Wednesday, September 30, 2015

What's in a College Part 1: Liberal Arts Colleges

Hello everyone! Today, I begin a series on the different types of colleges and universities there are available to you. The first type I am going to discuss is the Liberal Arts College.

Liberal arts colleges are typically on the smaller side and focus mainly on undergraduate education. Because of the smaller size, you are able to have a better connection with your professors and establish rapport with them a lot easier. You can discuss the course material more easily with them, ask them questions about career opportunities, and even attend events around campus with them and their colleagues. Usually classes will be larger in the introductory courses, since a lot of students take these (25-40 students), but once you get into your major-specific courses, your classes tend to be even smaller (10-15 students).  You become close with your fellow students and professors while creating lasting friendships and relationships.

A liberal arts curriculum means that you have to take classes that are required for your major, as well as, classes that fit "general education distribution requirements." This means that you will also have to take a class or two in psychology or education, a type of science, a foreign language, mathematics, literature, art, and history. The specific requirements vary between colleges, but this type of education helps you get a well-rounded academic experience. This is especially helpful if you are going into college undecided; you can wet your feet in many genres of courses, while still meeting requirements for graduation in 4 years.

My experience: I attended a small (1,200 students) liberal arts college for my undergraduate education and it was the perfect setting for me. I wanted a community atmosphere with traditions, close connections with faculty and administrators, as well as, many unique opportunities to become involved on campus. I received all of these things plus more at my alma mater, Elmira College. I enjoyed taking classes in the different subject areas, as well as, being able to dance, be a Resident Assistant, work in multiple offices, and join as many clubs as I wanted. I made my college experience what I wanted and I enjoyed every second of it. Also, liberal arts colleges have fantastic alumni who donate to the college, so usually they offer really great scholarships as well. For me, this was a HUGE perk!! (Because of my scholarship, it was cheaper for me to go to a private college than it would have been to go to a public, state school.)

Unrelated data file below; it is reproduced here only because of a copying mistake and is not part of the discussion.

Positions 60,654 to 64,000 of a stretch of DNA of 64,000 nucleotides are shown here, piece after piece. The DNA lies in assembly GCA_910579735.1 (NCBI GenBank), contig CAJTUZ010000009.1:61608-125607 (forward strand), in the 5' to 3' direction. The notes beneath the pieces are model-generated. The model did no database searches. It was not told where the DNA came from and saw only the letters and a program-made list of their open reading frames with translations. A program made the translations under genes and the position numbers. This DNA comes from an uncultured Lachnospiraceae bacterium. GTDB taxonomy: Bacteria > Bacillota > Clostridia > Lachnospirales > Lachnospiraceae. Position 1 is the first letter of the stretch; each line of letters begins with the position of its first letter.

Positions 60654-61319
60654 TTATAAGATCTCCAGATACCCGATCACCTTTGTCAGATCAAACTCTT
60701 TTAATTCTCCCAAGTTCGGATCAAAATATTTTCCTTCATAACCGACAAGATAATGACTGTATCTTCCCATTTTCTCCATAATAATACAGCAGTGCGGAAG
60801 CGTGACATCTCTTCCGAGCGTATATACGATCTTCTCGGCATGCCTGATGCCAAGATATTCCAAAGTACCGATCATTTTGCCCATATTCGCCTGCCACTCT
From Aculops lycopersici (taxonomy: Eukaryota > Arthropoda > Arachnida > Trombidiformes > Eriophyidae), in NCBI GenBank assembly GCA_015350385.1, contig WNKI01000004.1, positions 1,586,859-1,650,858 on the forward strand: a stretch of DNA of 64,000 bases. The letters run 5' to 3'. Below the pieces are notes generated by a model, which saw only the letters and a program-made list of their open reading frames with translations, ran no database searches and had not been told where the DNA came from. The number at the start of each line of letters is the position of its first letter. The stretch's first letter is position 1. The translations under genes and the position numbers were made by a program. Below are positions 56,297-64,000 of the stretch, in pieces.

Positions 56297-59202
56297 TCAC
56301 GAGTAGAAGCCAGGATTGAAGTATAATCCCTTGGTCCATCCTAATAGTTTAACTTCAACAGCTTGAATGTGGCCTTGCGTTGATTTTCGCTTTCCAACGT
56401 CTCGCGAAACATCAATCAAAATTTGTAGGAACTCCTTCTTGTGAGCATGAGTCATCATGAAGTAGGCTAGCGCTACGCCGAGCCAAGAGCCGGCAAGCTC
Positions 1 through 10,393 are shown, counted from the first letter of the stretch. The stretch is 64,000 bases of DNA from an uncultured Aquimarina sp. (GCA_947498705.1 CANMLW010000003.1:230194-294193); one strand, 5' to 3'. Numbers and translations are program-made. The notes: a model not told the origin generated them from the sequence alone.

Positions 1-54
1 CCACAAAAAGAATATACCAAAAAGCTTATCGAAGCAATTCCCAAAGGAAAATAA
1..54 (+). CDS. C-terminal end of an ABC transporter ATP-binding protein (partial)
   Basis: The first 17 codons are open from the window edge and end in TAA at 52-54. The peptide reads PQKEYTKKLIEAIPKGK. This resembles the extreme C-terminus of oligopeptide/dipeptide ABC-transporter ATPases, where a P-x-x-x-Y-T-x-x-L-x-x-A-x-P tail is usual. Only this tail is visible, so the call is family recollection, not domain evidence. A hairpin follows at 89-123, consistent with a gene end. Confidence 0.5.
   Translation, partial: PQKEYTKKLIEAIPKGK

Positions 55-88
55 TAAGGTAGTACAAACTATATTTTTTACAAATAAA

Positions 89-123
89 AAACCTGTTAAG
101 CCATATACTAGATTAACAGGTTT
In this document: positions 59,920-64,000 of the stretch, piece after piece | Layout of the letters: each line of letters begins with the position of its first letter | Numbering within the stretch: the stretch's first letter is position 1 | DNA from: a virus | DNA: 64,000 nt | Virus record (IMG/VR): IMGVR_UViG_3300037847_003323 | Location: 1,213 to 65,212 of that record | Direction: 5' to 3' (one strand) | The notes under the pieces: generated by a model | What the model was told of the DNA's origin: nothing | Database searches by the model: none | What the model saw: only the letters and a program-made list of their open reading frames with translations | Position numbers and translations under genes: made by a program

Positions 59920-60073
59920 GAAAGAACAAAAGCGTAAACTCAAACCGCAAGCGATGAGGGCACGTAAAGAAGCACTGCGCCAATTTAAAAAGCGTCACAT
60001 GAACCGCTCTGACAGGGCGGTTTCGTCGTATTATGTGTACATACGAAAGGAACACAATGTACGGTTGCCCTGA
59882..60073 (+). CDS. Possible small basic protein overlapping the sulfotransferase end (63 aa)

US News and World Reports establishes a list every year of the best colleges in the nation. Here is their ranking of the best Liberal Arts Colleges. Disclaimer: Don't judge a school based on its ranking. You need to find a college that best fits your needs, expectations, and desires for a college education. Use these rankings as an opportunity to research some liberal arts colleges that you're attracted to at first glance to see if you actually want to pursue them!

enjoy the chase,

P.S. These photos are of Hamilton College, a prestigious liberal arts college located in Clinton, New York. 

Sunday, September 27, 2015

Writing your Admissions Essay

For those of you who have yet to write your admissions essay, you are in luck! Tonight I am sharing with you my tips for writing a great admissions essay and sharing my experience with writing my undergraduate and graduate admissions essay!

  • Picking your Topic -  The Common App has published their 2015-2016 essay prompts for those students who will be applying through the Common Application. (This will most likely be the only way you apply to your colleges. Some schools still have their own applications, but this universal application makes it easier on you!) If you click on this you can find the essay prompts that you can write about! When you pick your topic, choose something that you can write about, something that makes you excited but that you can easily articulate why it excites you. **If you can't put into words why babysitting your sister while your mom was going back to school helped you transition from a child to an adult, then don't choose that as a topic. Write about something that you can easily discuss and get your point across.